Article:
Another early morning walk and posted the first of my crocheted face mask adaptors, one to a neonatal nurse who lives just around the corner. It felt quite nice to post them off hoping that they will be of use to busy staff having to work long hours in awful PPE that is unbelievably uncomfortable. I am lucky that I am no longer front line and not having to wear this kit and I know many of them are working at least 12 hour shifts. If you can imagine the pain of elastic from the face mask ear loops chafing your ear over that period of time, you will get the idea of the level of discomfort. I always hated wearing the hair cap and masks in theatres and couldn’t wait to rip them off after a shift. The fact that the caps made your hair plastered to your head, did nothing for you if you were lucky enough to be going on a date after work!

The debate around the crocheted face mask adaptors has been interesting. Some of my infection control colleagues are allowing them to be used, others have decided against them. The fact they are made out of cotton yarn, have plastic buttons and can be washed with scrubs should help, however some people are making them in wool or acrylic materials and wooden buttons, so you can see the dilemma. Others are saying what is the difference between them and a hair bobble, and some are only allowing the material headbands with buttons on for the face mask ear loops to be put onto. I have linked into my networks to see which areas are allowing them and which are not, to save peoples hard work going into the bin when they are dropped off. I am part of a national Facebook craft group making them and I think the lead of the group is appreciating my help.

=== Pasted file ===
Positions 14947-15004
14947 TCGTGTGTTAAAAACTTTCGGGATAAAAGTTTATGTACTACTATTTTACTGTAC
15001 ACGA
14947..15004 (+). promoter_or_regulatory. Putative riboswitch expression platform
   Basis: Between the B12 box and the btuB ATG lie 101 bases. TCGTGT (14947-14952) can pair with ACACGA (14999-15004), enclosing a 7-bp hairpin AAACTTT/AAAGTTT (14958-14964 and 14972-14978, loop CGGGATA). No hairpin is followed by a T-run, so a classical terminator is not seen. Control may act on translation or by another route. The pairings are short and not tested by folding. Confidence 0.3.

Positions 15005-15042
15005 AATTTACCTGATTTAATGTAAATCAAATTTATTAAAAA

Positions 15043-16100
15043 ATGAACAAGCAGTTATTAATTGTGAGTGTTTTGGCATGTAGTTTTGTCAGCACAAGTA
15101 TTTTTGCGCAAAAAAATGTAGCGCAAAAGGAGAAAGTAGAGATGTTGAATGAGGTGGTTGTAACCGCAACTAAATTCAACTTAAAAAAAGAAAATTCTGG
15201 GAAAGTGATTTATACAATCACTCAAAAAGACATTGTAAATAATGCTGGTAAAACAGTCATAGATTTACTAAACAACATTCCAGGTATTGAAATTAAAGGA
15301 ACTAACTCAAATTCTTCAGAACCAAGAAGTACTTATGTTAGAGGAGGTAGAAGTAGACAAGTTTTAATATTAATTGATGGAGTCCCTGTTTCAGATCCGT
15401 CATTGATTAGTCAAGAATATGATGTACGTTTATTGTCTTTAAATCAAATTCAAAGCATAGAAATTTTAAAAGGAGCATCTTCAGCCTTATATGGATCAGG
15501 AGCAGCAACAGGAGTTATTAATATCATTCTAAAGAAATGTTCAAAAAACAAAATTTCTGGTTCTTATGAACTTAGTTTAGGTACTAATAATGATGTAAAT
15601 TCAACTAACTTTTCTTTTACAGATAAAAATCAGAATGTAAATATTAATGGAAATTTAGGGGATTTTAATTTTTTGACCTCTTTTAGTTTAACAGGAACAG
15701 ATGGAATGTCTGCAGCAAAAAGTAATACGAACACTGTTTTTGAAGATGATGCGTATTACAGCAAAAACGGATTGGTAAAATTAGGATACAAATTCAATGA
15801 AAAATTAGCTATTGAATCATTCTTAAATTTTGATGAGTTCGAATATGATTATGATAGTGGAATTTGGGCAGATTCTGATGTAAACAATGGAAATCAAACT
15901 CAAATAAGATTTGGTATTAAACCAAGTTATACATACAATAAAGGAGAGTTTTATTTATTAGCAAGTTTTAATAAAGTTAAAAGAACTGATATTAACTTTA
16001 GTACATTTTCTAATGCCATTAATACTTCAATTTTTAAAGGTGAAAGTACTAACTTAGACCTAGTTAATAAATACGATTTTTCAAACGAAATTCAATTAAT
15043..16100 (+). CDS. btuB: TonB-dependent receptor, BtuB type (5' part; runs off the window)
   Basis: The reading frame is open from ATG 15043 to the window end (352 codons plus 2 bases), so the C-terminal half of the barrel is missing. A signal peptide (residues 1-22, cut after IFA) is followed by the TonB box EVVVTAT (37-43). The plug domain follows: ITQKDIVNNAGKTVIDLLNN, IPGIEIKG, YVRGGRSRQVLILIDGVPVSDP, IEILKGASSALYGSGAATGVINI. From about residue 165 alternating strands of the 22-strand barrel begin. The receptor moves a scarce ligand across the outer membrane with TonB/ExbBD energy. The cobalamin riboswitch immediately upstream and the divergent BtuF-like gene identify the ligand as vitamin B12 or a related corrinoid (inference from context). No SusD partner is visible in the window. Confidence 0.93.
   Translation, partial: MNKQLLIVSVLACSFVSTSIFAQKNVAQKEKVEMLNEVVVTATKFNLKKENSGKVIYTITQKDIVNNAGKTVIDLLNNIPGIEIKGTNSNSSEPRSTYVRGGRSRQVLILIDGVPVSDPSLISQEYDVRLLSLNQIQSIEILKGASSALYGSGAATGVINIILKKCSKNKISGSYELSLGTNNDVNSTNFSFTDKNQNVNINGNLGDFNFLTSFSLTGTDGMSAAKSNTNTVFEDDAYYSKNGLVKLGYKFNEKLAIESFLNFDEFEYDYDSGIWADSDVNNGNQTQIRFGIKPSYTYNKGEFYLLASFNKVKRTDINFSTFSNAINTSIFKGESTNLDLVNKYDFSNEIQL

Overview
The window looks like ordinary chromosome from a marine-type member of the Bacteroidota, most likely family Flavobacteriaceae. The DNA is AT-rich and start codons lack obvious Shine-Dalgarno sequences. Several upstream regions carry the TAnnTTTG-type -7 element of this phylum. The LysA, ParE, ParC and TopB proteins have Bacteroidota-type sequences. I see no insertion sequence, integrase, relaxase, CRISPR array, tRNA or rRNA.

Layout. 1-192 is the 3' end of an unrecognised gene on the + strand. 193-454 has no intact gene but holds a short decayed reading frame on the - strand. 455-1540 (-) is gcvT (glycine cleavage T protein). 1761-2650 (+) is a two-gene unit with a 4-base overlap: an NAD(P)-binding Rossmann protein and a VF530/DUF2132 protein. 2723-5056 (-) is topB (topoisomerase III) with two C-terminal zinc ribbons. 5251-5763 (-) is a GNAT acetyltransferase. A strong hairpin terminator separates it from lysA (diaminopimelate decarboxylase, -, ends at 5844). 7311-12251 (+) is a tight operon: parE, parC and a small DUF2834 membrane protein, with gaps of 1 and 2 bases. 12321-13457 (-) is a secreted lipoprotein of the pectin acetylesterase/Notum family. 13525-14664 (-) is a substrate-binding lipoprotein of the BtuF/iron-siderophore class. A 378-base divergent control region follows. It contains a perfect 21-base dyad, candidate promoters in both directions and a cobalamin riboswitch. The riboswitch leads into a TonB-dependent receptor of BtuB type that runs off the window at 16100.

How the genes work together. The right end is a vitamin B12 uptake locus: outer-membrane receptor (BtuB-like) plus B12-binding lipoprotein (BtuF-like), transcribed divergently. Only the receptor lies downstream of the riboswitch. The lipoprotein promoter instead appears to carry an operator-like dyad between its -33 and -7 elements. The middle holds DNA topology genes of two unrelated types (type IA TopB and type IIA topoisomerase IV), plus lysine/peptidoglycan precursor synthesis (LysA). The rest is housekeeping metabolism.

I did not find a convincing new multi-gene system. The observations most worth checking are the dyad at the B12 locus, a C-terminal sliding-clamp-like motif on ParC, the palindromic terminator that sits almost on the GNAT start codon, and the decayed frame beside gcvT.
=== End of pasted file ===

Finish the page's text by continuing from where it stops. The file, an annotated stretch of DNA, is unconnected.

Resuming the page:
My own personal opinion is that they are suitable for non high risk areas, if staff are following the appropriate putting on (donning) and taking off (doffing) of personal protective equipment (PPE) as well as hand hygiene. The high risk areas use different masks anyway so not an issue there. The feedback that I have had from carers and nurses is that it takes the pressure off their ears, stops the mask slipping over their eyes/off their mouth. This would in turn reduce the risk of them having to keep touching the mask to adjust it because its uncomfortable or not sitting right on the face. It is one of those anomalies that will not be written in a guidance document or policy but needs a pragmatic approach for an overwhelmed workforce in unprecedented times.